The Cryopreservation Procedure

Now that we’ve gotten the big concepts out of the way, let’s look at some more precise cryonics terms. If you’ve looked into getting a cryonics plan you may have come across the acronym SST. SST stands for standby, stabilization, and transport, which roughly describes the responsibilities of the medical team that travels to the patient to begin the cryopreservation procedure. Most cases of death have forewarning, in which case a medical team will travel to the location of a cryonics patient and wait for the patient to be pronounced dead so that the procedure can begin as quickly as possible. This period of waiting at the patient’s location is called standby. 

Stabilization in human cryopreservation refers to the process of preparing the body or brain for preservation by minimizing damage caused by a lack of oxygen to the cells. This can involve steps such as administering medications to prevent brain damage, cooling the body to slow metabolic processes, and performing cardiopulmonary support to keep any remaining oxygen circulating throughout the body. The exact steps carried out during patient stabilization will depend on the condition of the patient and which cryonics provider is carrying out the procedure. 

Once stabilization is complete, the SST team will transport the patient to the long-term storage facility. Depending on how far away the patient is from the facility, they will either be transported in a cryonics ambulance or packed with dry ice and transported by airplane.

It’s common for people to think of cryonics as “freezing” people, but the reality of the cryopreservation procedure is more sophisticated than just freezing. Freezing is avoided during cryopreservation as much as possible, because the formation of ice crystals would cause serious damage to cells. Maybe you’ve had experience sticking a vegetable in the freezer, and noticed how mushy it became after being defrosted. The goal of cryonics is to give patients the best chance at future revival, not turn them into mush. This is why patients will undergo cryoprotection. Cryoprotection is the process of preparing a patient to be exposed to extremely low temperatures while incurring as little ice formation as possible. 

One of the key components of cryoprotection is the use of cryoprotective agents (CPAs). CPAs are essentially medical grade anti-freeze which are perfused into a patient in place of their blood. These CPAs are also hyperosmolaric which means that they pull water out from the surrounding tissue. Under ideal conditions, this allows for patients to be cryopreserved with little to no freezing.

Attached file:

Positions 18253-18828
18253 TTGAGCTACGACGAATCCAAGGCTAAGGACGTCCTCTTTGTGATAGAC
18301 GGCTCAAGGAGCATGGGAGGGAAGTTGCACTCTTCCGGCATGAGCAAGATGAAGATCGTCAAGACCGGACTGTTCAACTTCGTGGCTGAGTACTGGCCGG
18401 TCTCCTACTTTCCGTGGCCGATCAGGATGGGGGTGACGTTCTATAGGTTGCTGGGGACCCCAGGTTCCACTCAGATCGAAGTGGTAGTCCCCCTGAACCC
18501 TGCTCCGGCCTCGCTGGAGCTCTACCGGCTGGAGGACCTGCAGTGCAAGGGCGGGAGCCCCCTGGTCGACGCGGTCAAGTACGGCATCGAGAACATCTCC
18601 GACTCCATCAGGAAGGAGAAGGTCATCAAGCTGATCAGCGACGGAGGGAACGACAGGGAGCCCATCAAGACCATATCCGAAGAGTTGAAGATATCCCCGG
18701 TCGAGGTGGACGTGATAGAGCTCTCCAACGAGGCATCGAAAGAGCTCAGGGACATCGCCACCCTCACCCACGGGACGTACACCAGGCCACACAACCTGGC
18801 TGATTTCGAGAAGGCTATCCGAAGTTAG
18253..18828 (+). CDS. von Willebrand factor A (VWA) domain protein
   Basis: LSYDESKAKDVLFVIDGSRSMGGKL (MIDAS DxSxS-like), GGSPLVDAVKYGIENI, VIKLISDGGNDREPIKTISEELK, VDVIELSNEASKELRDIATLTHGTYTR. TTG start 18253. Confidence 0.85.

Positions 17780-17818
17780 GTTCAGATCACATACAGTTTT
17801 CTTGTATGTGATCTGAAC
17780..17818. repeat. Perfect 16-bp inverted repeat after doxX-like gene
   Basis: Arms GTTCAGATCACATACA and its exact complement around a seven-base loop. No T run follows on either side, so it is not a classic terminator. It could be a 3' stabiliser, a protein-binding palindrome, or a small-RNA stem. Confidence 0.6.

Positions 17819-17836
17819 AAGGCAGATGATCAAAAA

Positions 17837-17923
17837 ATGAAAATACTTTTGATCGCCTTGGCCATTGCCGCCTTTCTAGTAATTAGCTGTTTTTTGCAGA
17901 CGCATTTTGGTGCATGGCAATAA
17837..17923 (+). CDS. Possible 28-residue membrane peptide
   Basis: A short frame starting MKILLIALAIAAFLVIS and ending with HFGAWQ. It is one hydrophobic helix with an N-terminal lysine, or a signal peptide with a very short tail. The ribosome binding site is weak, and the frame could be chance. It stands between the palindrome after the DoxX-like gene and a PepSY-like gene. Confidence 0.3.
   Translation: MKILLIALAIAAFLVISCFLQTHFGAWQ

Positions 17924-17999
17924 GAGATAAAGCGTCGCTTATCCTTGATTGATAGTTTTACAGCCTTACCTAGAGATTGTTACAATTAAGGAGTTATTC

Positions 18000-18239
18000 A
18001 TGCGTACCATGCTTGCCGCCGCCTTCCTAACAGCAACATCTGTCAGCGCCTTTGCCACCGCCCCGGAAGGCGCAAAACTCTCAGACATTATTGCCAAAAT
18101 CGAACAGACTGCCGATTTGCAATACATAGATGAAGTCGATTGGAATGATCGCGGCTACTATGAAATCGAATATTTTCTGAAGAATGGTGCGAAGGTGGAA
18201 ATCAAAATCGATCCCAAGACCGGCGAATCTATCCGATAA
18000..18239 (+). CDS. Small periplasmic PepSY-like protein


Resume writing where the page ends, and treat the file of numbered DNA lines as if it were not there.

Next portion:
The purpose of CPAs is to prepare the patient for vitrification. Vitrification is a process that is used in cryopreservation to prevent the formation of ice crystals in cells and tissues. Unlike freezing, vitrification converts the water in the cells and tissues into a glass-like state, which does not form crystals and can be preserved at extremely low temperatures without damaging the cells. Once a patient is cooled to around -130°C they pass the so-called glass transition temperature and become vitrified.


You may have noticed us using the term member and patient a few times during this article. So what’s the difference? Member refers to a person that is signed up for cryopreservation, but is still alive. The member becomes a patient after their legal death, and remains a cryopreserved patient until their potential revival in the future. Now that those terms have been explained, you’re officially well informed on the most important terms in cryonics! With this understanding you should have no problem learning more about this topic and deciding whether cryonics is the right choice for you. 

If you want to know more about cryonics, you can find lots of relevant information on our website and by engaging with the global cryonic community on Discord. If you have any questions about cryonics or Tomorrow Bio, schedule a free consultation call with one of our experts. And if you’re ready to sign up and secure your cryopreservation, we’d be happy to welcome you as a member.

Tomorrow Bio is the worlds fastest growing human cryopreservation provider. Our all inclusive cryopreservation plans start at just 31€ per month. Learn more here.